Similar to corporate tax rates, personal income tax throughout the work has also been on the decline. As we maintain a relatively high tax rate of 28% at the top bracket, it serves as a deterrence for foreign talent moving to Malaysia, particularly in the critical knowledge intensive industries. At the same time, it serves as a �push factor� to our local brains in specialist sectors to seek employment overseas which not only pay significantly better, but also tax less. Thus, DAP proposes a 1% reduction in personal income tax to 27% for 2008.

On top of the tax cut, it is also proposed that the top tier of the income tax bracket be raised from RM250,000 chargeable income currently to RM300,000. To assist the Malaysians cope with the rise in living expenses, particularly in urban areas, it is also proposed that the first RM15,000 chargeable income will be tax exempt, with the subsequent RM15,000 taxed at 7%. Currently, only the first RM2,500 is tax exempt while the next RM2,500 is taxed at 1%. Based on the new tax structure, a married worker with RM3,000 pay per month, a full-time housewife who looks after 2 young children will pay no taxes, whereas under the previous tax structure, he will be expected to pay between RM55 to RM445 depending on his insurance premiums and medical expenses for his family, including parents. The full tax schedule is attached in Annex E.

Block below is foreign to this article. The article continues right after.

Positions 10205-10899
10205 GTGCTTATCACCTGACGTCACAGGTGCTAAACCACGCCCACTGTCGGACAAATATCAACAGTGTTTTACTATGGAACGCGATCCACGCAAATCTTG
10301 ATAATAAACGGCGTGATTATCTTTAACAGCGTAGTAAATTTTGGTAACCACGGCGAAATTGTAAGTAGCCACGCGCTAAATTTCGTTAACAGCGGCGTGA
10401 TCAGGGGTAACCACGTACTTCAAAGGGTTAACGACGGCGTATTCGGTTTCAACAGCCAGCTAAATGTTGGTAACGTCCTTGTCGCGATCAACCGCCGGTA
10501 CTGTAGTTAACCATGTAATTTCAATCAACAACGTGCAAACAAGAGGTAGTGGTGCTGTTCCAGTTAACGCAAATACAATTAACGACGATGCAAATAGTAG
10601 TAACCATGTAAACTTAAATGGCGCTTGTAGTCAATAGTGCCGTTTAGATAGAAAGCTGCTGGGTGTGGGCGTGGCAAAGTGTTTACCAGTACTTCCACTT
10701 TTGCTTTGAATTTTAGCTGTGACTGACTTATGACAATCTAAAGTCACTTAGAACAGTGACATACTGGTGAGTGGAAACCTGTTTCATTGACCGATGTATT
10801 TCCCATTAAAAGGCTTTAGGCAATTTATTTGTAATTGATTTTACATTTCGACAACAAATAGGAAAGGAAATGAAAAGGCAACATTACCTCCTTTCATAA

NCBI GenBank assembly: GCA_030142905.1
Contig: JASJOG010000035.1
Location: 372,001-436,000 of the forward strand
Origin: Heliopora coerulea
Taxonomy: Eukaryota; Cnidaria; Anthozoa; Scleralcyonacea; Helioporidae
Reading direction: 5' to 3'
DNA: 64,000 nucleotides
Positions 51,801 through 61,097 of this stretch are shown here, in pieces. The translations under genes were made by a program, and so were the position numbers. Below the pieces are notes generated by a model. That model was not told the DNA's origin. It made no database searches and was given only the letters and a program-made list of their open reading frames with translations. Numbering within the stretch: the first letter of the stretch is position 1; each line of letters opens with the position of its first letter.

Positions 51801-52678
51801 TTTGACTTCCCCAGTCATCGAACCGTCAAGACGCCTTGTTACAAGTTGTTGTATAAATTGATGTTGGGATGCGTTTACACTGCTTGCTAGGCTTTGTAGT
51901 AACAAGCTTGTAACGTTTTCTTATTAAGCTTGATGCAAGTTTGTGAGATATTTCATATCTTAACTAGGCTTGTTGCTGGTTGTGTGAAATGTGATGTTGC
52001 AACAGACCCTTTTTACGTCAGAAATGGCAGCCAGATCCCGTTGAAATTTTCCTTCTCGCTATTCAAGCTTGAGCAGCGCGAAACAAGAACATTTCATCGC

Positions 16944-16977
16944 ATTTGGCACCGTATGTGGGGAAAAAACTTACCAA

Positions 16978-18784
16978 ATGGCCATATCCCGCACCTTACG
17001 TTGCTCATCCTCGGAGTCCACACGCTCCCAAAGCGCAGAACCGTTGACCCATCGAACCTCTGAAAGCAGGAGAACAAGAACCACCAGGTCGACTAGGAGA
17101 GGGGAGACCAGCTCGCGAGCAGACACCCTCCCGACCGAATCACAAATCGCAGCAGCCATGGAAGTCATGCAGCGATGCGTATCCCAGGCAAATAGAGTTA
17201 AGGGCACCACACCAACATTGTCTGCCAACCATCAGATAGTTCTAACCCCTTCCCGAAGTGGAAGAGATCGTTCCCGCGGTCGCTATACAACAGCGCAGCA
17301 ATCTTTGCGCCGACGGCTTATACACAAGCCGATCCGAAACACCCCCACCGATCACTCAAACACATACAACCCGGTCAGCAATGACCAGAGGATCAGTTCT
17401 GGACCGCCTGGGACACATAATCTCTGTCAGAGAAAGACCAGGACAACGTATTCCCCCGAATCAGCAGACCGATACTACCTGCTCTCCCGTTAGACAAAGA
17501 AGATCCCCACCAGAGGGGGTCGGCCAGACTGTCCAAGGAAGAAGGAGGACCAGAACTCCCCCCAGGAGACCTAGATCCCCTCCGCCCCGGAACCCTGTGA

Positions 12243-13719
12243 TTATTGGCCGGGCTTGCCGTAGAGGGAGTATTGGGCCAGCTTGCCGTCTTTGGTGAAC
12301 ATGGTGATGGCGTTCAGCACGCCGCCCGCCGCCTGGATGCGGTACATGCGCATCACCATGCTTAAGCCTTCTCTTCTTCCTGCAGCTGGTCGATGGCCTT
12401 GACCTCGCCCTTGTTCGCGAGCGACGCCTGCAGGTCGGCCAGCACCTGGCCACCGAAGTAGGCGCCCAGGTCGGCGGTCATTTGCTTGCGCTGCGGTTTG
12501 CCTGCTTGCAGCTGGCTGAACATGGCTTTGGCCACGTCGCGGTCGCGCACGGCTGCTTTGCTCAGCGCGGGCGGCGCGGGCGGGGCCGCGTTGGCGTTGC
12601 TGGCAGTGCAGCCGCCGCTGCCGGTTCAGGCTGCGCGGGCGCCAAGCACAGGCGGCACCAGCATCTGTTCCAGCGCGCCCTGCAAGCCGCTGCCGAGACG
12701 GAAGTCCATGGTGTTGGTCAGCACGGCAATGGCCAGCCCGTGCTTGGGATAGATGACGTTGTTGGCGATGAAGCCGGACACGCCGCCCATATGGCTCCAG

New & Future Sources of Revenue

To meet the challenges of every reducing income tax rates, which is partially compensated by rising income, we will need to seek new revenue sources. For example, currently, some 70,000 vehicle import approved permits (APs) are issued annually for fully imported cars. It is proposed that these APs are auctioned off to the highest bidders who wish to import cars, with the exercise conducted monthly. Based on an estimated market price of RM25,000 per AP, the auction will provide an additional RM1.75 billion to the Government's coffers.

A �carbon tax� of say RM25 per tonne of CO2 equivalent and a 5% minerals and forestry extraction severance tax should also be imposed to promote better environmental management. Green taxes will partially compensate for the decline in personal and corporate income taxes.